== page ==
'A Man Was a Real Man in Them Days'
In "A Man Was a Real Man in Them Days," the lives and character of the pioneers who dared to challenge the vast prairie of Eastern New Mexico come to life.
First-person accounts are gleaned from letters and interviews of early settlers collected by Rose Powers White in the 1930s and 1940s.
In 1860 after the Civil War, cowmen began to bring their herds to the Plains; and in 1898 when the railroad came, homesteaders poured in, lured by promises of free land.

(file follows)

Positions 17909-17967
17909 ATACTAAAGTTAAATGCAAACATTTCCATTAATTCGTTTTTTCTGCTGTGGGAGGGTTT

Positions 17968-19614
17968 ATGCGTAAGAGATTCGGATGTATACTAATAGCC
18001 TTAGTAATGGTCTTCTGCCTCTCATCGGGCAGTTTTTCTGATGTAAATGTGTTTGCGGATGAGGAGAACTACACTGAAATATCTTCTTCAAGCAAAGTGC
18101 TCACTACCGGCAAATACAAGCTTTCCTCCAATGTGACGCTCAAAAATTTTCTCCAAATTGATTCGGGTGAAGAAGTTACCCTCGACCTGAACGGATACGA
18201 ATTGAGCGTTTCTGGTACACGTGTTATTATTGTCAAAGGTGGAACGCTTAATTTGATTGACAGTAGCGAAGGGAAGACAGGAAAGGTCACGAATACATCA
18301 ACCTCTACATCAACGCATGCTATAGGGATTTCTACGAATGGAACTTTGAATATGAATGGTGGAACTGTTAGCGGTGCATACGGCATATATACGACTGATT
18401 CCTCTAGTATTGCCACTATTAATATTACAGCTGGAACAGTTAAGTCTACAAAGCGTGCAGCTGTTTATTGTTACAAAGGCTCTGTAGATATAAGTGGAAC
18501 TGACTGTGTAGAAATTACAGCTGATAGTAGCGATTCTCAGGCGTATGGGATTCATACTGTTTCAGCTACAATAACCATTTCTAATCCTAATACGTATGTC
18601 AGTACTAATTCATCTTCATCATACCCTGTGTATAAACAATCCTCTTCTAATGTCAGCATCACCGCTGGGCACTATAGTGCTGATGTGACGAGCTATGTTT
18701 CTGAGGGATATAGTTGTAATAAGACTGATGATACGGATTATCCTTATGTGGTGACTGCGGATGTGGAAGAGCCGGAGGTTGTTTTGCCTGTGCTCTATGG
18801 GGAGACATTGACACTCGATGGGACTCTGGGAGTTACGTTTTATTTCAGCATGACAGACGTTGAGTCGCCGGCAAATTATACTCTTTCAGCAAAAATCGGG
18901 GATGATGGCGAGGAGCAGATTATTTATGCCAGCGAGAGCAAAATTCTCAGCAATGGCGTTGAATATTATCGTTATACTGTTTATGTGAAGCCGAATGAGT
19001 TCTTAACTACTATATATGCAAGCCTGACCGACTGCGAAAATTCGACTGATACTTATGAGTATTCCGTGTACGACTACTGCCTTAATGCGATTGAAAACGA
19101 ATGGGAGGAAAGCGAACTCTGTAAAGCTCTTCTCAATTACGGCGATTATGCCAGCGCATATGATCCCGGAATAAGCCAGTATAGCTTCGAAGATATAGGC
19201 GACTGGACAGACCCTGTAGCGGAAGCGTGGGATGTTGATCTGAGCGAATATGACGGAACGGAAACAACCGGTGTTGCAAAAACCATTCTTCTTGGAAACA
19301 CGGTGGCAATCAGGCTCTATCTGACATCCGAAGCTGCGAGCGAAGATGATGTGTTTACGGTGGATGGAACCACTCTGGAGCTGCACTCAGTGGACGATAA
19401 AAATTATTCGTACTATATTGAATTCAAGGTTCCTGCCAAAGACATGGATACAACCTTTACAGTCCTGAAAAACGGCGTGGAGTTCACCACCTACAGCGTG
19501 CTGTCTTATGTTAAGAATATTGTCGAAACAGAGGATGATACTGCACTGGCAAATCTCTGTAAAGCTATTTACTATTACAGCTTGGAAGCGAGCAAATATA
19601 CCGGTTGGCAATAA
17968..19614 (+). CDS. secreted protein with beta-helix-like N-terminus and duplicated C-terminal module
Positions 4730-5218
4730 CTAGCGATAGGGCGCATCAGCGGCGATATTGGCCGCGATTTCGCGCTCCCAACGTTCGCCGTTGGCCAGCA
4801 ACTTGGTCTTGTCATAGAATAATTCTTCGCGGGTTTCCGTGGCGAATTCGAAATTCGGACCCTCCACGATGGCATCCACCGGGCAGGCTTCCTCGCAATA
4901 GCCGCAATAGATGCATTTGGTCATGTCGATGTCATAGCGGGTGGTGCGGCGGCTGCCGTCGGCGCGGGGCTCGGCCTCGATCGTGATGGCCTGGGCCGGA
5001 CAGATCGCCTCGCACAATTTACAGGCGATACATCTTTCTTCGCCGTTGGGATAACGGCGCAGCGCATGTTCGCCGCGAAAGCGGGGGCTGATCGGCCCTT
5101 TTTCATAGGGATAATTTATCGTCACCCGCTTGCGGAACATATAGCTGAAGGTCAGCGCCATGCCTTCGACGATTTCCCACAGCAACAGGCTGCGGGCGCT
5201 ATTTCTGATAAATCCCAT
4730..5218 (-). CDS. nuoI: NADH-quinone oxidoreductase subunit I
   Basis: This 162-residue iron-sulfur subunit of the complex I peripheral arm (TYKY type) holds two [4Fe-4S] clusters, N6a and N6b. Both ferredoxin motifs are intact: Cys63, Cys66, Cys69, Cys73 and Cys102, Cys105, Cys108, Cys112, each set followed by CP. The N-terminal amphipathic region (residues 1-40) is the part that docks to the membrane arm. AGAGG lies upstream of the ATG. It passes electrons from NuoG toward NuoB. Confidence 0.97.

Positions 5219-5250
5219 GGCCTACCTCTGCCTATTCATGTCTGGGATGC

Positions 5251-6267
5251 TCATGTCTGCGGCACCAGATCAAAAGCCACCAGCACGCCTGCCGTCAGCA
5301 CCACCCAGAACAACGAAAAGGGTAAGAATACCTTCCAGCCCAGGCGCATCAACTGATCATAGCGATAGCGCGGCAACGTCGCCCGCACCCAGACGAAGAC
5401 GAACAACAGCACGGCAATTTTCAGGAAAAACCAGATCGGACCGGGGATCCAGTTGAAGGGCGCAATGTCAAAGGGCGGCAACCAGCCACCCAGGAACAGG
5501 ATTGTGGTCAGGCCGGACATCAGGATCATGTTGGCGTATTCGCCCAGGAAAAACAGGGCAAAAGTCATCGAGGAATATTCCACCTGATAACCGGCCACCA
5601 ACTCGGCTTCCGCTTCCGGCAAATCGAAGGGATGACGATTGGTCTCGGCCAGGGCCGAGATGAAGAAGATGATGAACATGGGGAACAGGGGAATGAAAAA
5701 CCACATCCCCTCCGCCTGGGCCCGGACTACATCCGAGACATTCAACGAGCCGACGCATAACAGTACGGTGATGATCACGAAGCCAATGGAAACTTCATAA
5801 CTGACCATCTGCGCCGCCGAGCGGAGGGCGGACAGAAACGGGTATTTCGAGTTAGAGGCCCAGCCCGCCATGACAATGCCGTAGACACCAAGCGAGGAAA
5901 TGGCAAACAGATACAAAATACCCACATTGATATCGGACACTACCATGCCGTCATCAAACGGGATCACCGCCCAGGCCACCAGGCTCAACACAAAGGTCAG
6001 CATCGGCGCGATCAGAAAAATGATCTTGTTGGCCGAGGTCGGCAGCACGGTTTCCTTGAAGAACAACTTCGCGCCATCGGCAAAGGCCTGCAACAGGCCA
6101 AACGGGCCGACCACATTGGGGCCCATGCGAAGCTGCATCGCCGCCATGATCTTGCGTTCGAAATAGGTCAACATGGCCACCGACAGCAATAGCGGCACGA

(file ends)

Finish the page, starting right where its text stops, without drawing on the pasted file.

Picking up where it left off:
Barbed-wire fences were put up, and the day of the open range was at an end.
These ranchers and homesteaders faced drought, prairie fire, rustlers, lack of food and water, and perhaps most of all, loneliness.
The courage, determination, and good humor of these first settlers is revealed in their own words in their letters and interviews, recorded while they were still living.
— By Ruth White Burns